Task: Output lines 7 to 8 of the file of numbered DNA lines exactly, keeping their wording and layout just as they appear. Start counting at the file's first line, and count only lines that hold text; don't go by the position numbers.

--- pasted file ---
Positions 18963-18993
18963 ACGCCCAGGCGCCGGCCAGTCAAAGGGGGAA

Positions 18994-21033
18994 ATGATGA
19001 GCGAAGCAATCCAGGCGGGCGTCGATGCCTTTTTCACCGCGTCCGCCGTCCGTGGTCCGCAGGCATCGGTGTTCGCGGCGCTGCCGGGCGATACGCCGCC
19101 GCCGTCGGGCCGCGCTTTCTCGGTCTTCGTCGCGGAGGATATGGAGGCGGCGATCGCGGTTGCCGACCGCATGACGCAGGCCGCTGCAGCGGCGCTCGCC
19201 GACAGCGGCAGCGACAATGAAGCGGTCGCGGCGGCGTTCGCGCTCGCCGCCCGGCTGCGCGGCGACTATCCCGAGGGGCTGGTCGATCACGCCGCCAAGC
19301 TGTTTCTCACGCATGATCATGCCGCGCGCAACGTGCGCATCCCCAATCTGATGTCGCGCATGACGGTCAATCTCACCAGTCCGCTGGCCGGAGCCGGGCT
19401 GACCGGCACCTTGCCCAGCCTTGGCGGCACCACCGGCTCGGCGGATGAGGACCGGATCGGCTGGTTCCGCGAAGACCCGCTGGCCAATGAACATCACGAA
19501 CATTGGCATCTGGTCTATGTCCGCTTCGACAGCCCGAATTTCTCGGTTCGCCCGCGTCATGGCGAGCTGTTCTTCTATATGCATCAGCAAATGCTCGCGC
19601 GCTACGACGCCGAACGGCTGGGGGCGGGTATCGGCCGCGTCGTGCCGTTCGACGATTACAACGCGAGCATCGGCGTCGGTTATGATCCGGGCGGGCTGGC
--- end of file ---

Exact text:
19201 GACAGCGGCAGCGACAATGAAGCGGTCGCGGCGGCGTTCGCGCTCGCCGCCCGGCTGCGCGGCGACTATCCCGAGGGGCTGGTCGATCACGCCGCCAAGC
19301 TGTTTCTCACGCATGATCATGCCGCGCGCAACGTGCGCATCCCCAATCTGATGTCGCGCATGACGGTCAATCTCACCAGTCCGCTGGCCGGAGCCGGGCT